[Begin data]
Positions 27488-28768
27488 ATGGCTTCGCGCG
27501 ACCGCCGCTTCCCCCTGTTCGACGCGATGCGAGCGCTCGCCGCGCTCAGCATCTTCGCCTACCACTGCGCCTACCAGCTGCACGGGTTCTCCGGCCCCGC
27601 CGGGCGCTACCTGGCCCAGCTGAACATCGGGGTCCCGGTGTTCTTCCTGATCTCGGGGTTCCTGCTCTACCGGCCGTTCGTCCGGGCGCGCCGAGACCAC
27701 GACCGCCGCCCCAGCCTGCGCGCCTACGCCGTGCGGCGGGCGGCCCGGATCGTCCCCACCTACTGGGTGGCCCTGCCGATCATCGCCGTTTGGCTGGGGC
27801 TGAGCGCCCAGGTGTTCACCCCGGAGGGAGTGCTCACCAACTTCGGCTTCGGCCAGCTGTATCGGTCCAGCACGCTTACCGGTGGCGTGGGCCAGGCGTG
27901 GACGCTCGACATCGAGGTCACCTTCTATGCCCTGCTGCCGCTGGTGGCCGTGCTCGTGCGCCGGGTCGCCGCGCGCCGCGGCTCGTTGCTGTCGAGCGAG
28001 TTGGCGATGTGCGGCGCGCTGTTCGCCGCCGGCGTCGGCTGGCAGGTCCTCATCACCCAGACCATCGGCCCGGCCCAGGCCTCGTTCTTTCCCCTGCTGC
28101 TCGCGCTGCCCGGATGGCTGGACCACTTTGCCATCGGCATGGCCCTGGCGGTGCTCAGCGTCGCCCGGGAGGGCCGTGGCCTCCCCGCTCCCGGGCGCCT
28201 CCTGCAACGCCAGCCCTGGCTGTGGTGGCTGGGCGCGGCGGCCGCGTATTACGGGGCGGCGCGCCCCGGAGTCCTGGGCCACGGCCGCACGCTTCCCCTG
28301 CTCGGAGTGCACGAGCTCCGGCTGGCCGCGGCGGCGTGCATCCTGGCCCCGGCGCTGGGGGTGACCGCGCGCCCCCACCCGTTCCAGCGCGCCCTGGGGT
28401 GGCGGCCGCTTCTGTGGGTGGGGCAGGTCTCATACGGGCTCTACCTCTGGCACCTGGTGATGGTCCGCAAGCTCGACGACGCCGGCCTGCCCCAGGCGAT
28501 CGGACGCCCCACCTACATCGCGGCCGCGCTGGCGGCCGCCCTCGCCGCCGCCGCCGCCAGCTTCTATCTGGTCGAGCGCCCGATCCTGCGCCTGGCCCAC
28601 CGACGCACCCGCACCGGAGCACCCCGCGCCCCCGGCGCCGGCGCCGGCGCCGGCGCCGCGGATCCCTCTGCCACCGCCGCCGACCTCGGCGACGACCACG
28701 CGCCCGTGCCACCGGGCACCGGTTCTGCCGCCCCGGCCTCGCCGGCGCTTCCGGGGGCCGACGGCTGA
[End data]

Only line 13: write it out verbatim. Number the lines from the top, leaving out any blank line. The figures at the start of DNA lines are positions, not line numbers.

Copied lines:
28501 CGGACGCCCCACCTACATCGCGGCCGCGCTGGCGGCCGCCCTCGCCGCCGCCGCCGCCAGCTTCTATCTGGTCGAGCGCCCGATCCTGCGCCTGGCCCAC